Despite all the political bickering that has been going on in Washington, there is a bipartisan group of senators who just introduced legislation to protect patients from receiving massive, unexpected medical bills.
The legislation, sponsored by Sens. Bill Cassidy (R-La.), Maggie Hassan (D-N.H.) and Michael Bennet (D-Colo.), comes as the House also introduced legislation this week, and President Trump called for action.
The legislation is written to protect patients from getting massive, surprise medical bills when they get care from a doctor who is not in their insurance network. The current system of healthcare insurance networks restricts patients from having free choice of providers and medical facilities. Often, this means that a patient is unable to receive the best care possible, making them have to settle for substandard care.
Even when a patient tries to stay in their network, they often find that some out of network caregiver sneaks in and leaves behind an unexpected bill. A practice that has become very common when a patient goes the hospital for a surgical procedure with an in-network provider, but the anesthesiologist who the patient had no input into hiring is usually out of network.
"The patient should be the reason for the care, not an excuse for a bill," Cassidy said at a press conference Thursday when he unveiled the legislation.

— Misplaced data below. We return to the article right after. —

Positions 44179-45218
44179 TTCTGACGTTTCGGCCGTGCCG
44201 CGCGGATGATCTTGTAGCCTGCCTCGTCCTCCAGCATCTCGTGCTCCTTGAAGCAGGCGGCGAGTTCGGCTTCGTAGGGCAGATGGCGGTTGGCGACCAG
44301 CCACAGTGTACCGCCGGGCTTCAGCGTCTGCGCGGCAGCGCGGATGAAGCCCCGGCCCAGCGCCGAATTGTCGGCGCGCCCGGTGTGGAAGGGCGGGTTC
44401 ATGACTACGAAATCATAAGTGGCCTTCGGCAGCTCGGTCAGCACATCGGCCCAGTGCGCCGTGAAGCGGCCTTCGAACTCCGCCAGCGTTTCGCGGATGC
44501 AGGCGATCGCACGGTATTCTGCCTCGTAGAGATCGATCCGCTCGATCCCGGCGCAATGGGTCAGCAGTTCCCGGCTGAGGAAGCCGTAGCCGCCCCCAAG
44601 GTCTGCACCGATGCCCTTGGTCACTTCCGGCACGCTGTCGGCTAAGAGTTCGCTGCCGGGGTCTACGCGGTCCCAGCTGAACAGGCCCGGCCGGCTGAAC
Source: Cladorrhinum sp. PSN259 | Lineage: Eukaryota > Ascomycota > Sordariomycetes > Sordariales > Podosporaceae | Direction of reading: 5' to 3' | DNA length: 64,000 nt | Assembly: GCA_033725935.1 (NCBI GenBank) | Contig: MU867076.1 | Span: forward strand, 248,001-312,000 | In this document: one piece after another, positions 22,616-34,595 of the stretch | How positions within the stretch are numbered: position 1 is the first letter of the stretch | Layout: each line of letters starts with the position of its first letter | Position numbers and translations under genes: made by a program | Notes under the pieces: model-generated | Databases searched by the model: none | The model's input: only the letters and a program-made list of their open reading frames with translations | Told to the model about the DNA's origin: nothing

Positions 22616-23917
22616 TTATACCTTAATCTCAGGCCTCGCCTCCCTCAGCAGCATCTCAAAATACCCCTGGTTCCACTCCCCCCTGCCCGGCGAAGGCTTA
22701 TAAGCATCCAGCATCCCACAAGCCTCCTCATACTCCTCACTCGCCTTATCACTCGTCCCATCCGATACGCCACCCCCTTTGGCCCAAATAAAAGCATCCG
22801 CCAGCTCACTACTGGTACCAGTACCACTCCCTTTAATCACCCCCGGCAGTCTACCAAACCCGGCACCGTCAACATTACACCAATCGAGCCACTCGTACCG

Hassan, a Democrat, noted that she joined Trump at the White House for an event last week to call for an end to surprise bills. "There is strong bipartisan momentum behind ending the absurd practice of surprise medical bills," she said. "Senator Cassidy and I were at the White House last week to join the president as he spoke out on the importance of addressing this issue."
Sens. Todd Young (R-Ind.), Lisa Murkowski (R-Alaska) and Tom Carper (D-Del.) also joined in unveiling the bill on Thursday.
Sen. Lamar Alexander (R-Tenn.), the chairman of the Senate's Health Committee, is working on his proposal with the panel's top Democrat, Sen. Patty Murray (D-Wash.), that he hopes to unveil in June.
"We have been trying to take committee leadership's concerns," Cassidy said when asked about working with the panel's leadership.
The bill introduced Thursday by Cassidy and Hassan would use an outside arbitrator as a back-up to help set the price that insurers must pay medical providers after the legislation takes the patient out of the middle while the House bill sets a payment rate without using arbitration.
The practice of “surprising” patients with unexpected, exorbitant bills needs to stop and insurance companies need to become responsible for reasonable out of network medical expenses